Bruce Thomas (Johnson), a Chapel Hill resident known by many as “The Dancing Man,” was incarcerated for armed robbery in 1978 when he was 17 years old. He was the youngest of a small gang of boys. The failed attempt was a mockery that did not go anywhere, and no one was hurt.
This is just a fact. I point that out not to minimize in any way his involvement, nor to exonerate him, since he has taken full responsibility for his actions from the beginning. He was sentenced to a prison term of 90 years. That’s not a misprint – 90 years. Bruce served 17 years behind bars and in December 1997 was given parole for good behavior (with a release date of 2069) when he was enrolled in a training program here in North Carolina. That was 16 years ago.
I had the privilege of meeting Bruce soon after graduation from that program and have been friends with him ever since. Now 53 years old, Bruce remains in the thralls of the Florida parole board. He must get written permission to travel. When doing so, he must maintain contact with his parole officer. He must notify the parole board when he returns.
Despite the fact that Bruce, for a total of 35 years, has been a model prisoner and the most exemplary of parolees, the Florida parole board has passed, year after year, on granting full release to Bruce – “subject status is to remain the same” printed boldly each year on his rejected application.
Bruce is part of a system revealed in the 2012 book “The New Jim Crow” by Michelle Alexander that powerfully and disturbingly contradicts the notion of a racially transformative United States, one that is colorblind (as many would like you to believe on the basis of the twice-elected President Barack Obama).
Instead, Alexander paints a dark and bleak picture of a system that targets black Americans (and Hispanics), using the cover of the “War on Drugs,” to incarcerate black males in hugely outsized numbers to both population and actual illegal activity or severity of crime.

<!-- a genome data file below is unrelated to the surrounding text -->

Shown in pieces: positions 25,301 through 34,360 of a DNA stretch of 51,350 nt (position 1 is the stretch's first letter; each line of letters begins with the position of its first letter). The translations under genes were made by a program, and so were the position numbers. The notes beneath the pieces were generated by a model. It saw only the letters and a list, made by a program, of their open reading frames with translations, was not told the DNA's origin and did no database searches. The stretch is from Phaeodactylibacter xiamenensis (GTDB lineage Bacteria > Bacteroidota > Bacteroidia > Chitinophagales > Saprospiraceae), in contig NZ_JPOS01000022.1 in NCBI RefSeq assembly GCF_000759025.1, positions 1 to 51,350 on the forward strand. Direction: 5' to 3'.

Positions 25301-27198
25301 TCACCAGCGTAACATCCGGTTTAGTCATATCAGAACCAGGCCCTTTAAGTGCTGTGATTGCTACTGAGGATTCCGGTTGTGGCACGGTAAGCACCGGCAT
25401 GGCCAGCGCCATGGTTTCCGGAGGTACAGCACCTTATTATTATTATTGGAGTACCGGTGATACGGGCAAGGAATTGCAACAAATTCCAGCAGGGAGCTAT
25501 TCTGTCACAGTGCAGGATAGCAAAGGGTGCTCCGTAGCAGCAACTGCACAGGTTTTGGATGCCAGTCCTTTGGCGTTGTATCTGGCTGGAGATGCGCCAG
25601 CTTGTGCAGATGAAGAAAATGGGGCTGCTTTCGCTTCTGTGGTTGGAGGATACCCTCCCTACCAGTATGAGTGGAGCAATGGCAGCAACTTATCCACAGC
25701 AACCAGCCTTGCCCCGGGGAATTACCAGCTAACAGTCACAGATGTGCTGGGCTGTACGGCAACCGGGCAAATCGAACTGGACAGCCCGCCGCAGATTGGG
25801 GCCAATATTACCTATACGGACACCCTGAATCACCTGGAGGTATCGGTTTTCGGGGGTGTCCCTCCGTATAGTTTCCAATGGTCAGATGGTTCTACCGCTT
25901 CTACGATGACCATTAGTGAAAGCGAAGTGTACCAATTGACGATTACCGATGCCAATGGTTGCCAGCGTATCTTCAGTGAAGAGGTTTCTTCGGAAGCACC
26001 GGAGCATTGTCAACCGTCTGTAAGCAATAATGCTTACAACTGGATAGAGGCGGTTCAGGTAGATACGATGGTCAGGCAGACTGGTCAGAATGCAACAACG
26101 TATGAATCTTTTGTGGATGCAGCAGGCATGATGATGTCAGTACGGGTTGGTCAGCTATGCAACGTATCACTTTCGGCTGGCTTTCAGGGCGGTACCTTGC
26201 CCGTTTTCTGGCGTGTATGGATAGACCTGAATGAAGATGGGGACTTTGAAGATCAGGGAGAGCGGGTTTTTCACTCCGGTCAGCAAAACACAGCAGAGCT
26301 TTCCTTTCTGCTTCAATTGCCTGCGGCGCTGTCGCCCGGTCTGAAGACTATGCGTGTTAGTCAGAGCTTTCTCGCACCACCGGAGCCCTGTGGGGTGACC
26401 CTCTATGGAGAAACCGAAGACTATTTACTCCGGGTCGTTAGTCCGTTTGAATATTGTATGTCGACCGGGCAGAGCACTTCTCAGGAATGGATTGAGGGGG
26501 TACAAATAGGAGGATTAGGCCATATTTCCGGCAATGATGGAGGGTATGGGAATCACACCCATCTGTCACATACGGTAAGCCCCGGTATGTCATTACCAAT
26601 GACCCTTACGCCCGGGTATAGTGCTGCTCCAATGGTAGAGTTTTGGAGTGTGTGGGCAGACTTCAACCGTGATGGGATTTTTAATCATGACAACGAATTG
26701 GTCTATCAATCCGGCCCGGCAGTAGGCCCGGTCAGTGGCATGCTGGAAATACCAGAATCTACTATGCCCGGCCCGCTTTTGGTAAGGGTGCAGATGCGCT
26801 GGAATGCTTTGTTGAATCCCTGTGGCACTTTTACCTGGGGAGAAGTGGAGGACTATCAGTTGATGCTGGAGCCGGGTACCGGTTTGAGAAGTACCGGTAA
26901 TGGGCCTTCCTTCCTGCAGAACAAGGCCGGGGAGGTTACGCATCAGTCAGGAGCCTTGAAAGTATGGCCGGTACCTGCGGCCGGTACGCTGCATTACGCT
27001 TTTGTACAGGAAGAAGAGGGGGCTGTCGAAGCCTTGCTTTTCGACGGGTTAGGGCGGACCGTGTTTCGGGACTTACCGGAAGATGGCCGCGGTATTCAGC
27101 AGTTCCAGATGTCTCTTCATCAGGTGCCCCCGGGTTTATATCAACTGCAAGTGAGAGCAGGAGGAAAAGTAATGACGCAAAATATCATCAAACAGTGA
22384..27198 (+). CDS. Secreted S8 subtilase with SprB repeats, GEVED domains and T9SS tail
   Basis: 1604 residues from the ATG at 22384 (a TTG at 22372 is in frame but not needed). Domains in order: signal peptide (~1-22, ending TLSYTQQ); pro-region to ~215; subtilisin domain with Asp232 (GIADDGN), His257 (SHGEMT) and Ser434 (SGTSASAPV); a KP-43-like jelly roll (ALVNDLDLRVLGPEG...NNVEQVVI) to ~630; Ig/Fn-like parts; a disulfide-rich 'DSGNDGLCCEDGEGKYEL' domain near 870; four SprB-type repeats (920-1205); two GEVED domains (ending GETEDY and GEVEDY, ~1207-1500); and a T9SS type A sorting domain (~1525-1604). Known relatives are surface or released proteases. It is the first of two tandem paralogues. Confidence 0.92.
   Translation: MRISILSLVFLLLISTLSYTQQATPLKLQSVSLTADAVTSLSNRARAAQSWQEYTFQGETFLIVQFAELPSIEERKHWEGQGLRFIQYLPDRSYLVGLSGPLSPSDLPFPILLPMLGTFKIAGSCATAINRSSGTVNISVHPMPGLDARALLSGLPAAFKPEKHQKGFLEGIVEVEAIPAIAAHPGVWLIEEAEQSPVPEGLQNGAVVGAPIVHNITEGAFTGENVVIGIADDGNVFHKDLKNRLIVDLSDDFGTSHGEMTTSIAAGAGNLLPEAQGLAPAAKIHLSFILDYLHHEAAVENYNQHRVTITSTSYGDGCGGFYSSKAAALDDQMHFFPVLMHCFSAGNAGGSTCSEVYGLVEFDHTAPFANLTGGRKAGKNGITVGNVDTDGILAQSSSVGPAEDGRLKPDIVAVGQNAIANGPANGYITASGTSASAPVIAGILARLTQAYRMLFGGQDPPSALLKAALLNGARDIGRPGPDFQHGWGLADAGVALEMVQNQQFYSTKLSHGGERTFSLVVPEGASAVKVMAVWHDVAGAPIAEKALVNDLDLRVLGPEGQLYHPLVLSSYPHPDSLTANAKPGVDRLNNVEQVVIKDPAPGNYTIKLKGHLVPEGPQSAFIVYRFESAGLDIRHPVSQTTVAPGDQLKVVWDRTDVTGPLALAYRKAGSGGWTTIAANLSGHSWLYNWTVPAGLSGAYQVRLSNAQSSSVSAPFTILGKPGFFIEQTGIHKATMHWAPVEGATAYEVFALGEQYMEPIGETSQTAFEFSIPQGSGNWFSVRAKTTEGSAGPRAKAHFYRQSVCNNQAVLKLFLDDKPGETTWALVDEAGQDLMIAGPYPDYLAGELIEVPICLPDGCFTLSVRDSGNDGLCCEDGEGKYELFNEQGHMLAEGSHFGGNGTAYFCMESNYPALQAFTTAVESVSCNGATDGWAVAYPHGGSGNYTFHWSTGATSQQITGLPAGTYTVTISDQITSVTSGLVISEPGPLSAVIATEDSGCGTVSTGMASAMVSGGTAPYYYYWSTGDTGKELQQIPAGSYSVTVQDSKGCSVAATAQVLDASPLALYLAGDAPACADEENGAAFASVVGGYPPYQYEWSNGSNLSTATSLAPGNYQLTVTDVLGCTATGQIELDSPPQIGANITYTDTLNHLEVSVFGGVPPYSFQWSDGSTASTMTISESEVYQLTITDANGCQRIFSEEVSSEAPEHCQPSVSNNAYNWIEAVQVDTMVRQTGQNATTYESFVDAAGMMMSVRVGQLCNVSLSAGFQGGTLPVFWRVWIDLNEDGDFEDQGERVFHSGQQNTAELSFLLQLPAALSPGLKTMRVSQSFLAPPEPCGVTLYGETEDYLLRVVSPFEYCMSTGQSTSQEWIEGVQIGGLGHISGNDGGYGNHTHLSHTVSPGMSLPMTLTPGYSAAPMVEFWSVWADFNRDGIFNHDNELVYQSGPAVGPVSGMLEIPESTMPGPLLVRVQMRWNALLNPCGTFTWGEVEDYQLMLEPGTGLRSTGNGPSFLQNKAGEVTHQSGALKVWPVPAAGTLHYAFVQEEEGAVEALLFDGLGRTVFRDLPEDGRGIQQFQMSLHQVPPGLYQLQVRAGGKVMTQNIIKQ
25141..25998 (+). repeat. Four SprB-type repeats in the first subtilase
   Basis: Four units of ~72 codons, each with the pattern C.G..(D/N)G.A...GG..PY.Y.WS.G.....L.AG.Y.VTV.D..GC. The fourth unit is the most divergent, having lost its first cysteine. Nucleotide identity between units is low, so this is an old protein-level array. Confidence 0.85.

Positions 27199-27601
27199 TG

These systemic practices have decimated black communities, further entrenched a rock-solid racial caste system, profiled blacks in terms of both police enforcement and social attitudes, and has, literally, relegated millions of black males to second-class status and permanent discrimination.
This is a fact: There are more black males in prison today than there were slaves at any time during the height of slavery.
Bruce is still infantilized by a system that fails to complete its mission. Maybe Bruce is simply lost in the system. Maybe consideration of freeing Bruce is subject to institutional fears of being perceived as soft on crime as a result of the current political partisanship and polarization. Whatever the failure, what I know is this: Although we we may not be able to change the system, we may be able to hold it accountable and have it act fairly, responsibly and justly on behalf of one person: Bruce Thomas Johnson.
Bruce has recently been advised of an upcoming hearing and supervision review by the Florida Parole Commission between December and February, during which time he will appear on his own behalf. It has been recommended that letters and petitions on Bruce’s behalf (please refer your petition to BRUCE JOHNSON, Thomas being his middle name) be sent in advance so they can be placed on file as part of the record. Would those of you who know, respect and love Bruce please write a letter and send originals with signatures addressed to each of the commissioners below at the following address:
Chair Tena M. Pate
Commissioner Melinda N. Coonrod
Commissioner Bernard R. Cohen Sr.
Florida Parole Commission
4070 Esplanade Way
Tallahassee, FL 32399-2450
Finally, would you send a copy to Bruce:
Bruce Thomas Johnson in c/o Chapel Hill News, 505 W. Franklin St., Chapel Hill, NC 27516.
Editor’s note: This column was written and published with permission from Bruce Thomas Johnson.